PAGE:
Best wishes

    1. I love that story and haven’t heard it before. It’s excellent that you have managed to find the way to avoid clinging. With that lack of clinging, I believe we can be truly free. Thank you for reading and adding your valuable thought!

  21. Sometimes the tedium of life (like paperwork and toilets) just plain gets in the way of living! I’m not afraid of death, it’s how I get there that concerns me. I’d rather have an aneurism than waste away from a debilitating stroke. The only other thing I fear (as to dying) is to die without having fully lived. Maybe I’ll just have to make up for lost opportunities and make some super fun plans. (Like a European River cruise.) However, at 70 I don’t think I’ll become a ballerina or concert violinist. I have regrets, for sure, but as long as my family and friends know that I love them, and that I’ve made peace for having hurt anyone, I’m good to go.

    1. That would be a heavy regret–wondering if you hadn’t really lived. But I look at all the pictures from all the wonderful times we’ve had and there is so much adventure there. Looking forward to the next ones!

  22. Well that was really thouggt provoking. I agree that you never know when it will come but you can’t let death rule your life either.
    Living each day as if it was your last – nice idea but not practical!
    I think maybe we should choose something that we would usually put off til tomorrow, big or small, and just do it… on the off chance.
    But you can’t go walking out of your job and responsibilities living the dream… your death may be a long time away and you still need a salary to live until then!!!

    1. Absolutely–not practical. But good to keep an eye on the fact that this life isn’t infinite. I love your point, don’t put off until tomorrow those important things. It’s all a balance or a dance. Or maybe a belly dance.

  23. For as many times as I’ve faced death and even was there when a loved one died of a silent clot, I don’t fear it or worry that it will happen. I fear not getting everything done in time. So I just keep on motoring!

    1. That seems like a common theme for you, me, and a lot of us–its not the dying it’s the fear of missing out or getting things done. I was thinking of you and your brother when I wrote this as well. I am glad you don’t have fear. Rather than ghosts (which I know you’re familiar with) it’s these thoughts that wake me up at night. Not fear, just a haunting really. And then I want to do things like get up and dance to prove I still can.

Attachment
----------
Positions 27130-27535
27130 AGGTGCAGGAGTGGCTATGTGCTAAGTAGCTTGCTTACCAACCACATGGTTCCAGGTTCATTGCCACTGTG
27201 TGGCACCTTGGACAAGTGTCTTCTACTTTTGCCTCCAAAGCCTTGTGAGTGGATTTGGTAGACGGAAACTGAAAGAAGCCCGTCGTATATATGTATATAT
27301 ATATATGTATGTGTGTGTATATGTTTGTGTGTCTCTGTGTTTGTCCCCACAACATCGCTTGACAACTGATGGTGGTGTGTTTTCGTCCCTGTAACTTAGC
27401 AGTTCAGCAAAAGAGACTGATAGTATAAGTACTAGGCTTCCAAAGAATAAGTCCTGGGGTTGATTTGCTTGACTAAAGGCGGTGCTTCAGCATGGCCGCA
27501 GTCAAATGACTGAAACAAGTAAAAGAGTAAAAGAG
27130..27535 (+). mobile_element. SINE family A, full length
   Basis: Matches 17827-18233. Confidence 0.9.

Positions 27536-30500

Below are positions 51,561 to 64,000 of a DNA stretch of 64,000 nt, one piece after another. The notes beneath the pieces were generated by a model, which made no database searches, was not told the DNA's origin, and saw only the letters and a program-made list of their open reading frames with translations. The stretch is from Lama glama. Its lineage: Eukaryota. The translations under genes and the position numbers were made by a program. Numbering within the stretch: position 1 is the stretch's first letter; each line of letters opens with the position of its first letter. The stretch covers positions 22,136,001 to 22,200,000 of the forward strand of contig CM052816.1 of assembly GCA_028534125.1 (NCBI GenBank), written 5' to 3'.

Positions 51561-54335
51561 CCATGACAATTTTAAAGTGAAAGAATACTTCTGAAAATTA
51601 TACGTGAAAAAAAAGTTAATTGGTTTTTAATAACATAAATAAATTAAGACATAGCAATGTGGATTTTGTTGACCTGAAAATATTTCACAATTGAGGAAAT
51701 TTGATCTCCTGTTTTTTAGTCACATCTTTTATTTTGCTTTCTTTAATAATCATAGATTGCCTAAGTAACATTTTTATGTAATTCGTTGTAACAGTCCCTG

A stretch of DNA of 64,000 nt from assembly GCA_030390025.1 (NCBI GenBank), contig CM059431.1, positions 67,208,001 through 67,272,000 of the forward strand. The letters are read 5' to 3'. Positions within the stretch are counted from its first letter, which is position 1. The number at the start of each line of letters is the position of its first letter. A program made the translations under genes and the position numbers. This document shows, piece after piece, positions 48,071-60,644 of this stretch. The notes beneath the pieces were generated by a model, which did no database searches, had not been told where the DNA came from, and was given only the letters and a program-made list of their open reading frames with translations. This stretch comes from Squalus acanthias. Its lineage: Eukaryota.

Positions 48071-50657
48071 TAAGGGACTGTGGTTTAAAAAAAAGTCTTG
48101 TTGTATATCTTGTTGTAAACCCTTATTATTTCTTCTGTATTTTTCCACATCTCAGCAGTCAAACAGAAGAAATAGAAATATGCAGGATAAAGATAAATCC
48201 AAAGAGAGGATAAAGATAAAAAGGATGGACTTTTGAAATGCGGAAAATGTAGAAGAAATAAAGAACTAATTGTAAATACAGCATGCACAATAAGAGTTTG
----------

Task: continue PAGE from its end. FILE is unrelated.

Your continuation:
24. My husband reckons he has a fear if post- like an actual phobia. Therefore my paperwork element of life has doubled as a result 😐

    1. Of post, like mail? Oh my, that sounds like a challenge! Paperwork–super yuck. And multiplied paperwork is perhaps second only to living in a house full of snakes. 🙂

  25. I knew we were kindred souls, Angela, I swear with paperwork and I think about death coming as an aneurism all the time. Every little twinge in my neck or head. A woman at church went that way a few years ago and I can’t forget it. Although there is part of me that thinks that is the way to go, the thought of leaving so abruptly for my loved ones is horrifying. And as for the swearing, just ask me about the first time I helped my son do his taxes!

    1. I can imagine the swearing at taxes. And to help a loved one navigate the whole mess–I can’t even… I feel like I’d for sure have to wash my own mouth out with soap!
      I am waiting for technology to produce the self-diagnostic tricorder they used in Star Trek–like a handheld MRI. I don’t want to know all the stuff going on in my body, just the stuff that will kill me without warning!

  26. First of all, “No one can eat that many brownies” is my new stock response whenever someone tells me to carpe diem or gives me that “live each day like it’s your last” line. Because you’re right—that’s some wildly impractical advice that was probably thought up by bankruptcy attorneys as a way to increase the need for their services.

    But also, I love the visual of sending Death a thank you card for giving you a pass. He probably doesn’t get much mail, so I’m sure he’d be grateful and maybe a note every now and then would keep him away even longer!

    Hold up… I’m on to something here. Queen Elizabeth is known for her impeccable manners in matters of correspondence, and she’s clearly immortal… OMG, she’s 100% been writing thank you notes to Death. That’s it, I’m adding Death to my Christmas card list.

    1. I think you’re right about the Queen and Death. They clearly have some sort of thing going on. I wonder if Death lives at the North Pole with Santa?